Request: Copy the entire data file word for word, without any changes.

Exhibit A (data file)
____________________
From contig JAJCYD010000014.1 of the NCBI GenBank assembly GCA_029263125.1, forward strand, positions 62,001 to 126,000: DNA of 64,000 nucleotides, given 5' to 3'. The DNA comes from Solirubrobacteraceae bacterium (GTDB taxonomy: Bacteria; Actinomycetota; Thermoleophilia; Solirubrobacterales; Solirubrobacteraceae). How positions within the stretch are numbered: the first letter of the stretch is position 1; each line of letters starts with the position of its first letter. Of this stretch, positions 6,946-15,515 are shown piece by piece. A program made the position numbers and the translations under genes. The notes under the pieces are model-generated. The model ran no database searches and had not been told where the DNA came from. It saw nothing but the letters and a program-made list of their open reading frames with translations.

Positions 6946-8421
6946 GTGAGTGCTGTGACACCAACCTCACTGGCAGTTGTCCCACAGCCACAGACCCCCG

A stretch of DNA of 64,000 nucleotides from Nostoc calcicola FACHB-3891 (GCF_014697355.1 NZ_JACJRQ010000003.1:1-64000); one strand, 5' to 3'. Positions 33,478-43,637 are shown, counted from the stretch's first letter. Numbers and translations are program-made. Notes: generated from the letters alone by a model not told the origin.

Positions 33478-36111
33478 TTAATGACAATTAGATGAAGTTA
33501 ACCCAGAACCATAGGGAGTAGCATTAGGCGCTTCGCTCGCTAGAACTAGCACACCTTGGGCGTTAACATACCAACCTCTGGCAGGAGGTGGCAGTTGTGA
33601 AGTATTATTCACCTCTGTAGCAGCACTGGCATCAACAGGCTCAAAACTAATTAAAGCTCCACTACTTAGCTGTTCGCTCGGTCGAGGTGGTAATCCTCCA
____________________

From contig JAJCYD010000014.1 of the NCBI GenBank assembly GCA_029263125.1, forward strand, positions 62,001 to 126,000: DNA of 64,000 nucleotides, given 5' to 3'. The DNA comes from Solirubrobacteraceae bacterium (GTDB taxonomy: Bacteria; Actinomycetota; Thermoleophilia; Solirubrobacterales; Solirubrobacteraceae). How positions within the stretch are numbered: the first letter of the stretch is position 1; each line of letters starts with the position of its first letter. Of this stretch, positions 6,946-15,515 are shown piece by piece. A program made the position numbers and the translations under genes. The notes under the pieces are model-generated. The model ran no database searches and had not been told where the DNA came from. It saw nothing but the letters and a program-made list of their open reading frames with translations.

Positions 6946-8421
6946 GTGAGTGCTGTGACACCAACCTCACTGGCAGTTGTCCCACAGCCACAGACCCCCG

A stretch of DNA of 64,000 nucleotides from Nostoc calcicola FACHB-3891 (GCF_014697355.1 NZ_JACJRQ010000003.1:1-64000); one strand, 5' to 3'. Positions 33,478-43,637 are shown, counted from the stretch's first letter. Numbers and translations are program-made. Notes: generated from the letters alone by a model not told the origin.

Positions 33478-36111
33478 TTAATGACAATTAGATGAAGTTA
33501 ACCCAGAACCATAGGGAGTAGCATTAGGCGCTTCGCTCGCTAGAACTAGCACACCTTGGGCGTTAACATACCAACCTCTGGCAGGAGGTGGCAGTTGTGA
33601 AGTATTATTCACCTCTGTAGCAGCACTGGCATCAACAGGCTCAAAACTAATTAAAGCTCCACTACTTAGCTGTTCGCTCGGTCGAGGTGGTAATCCTCCA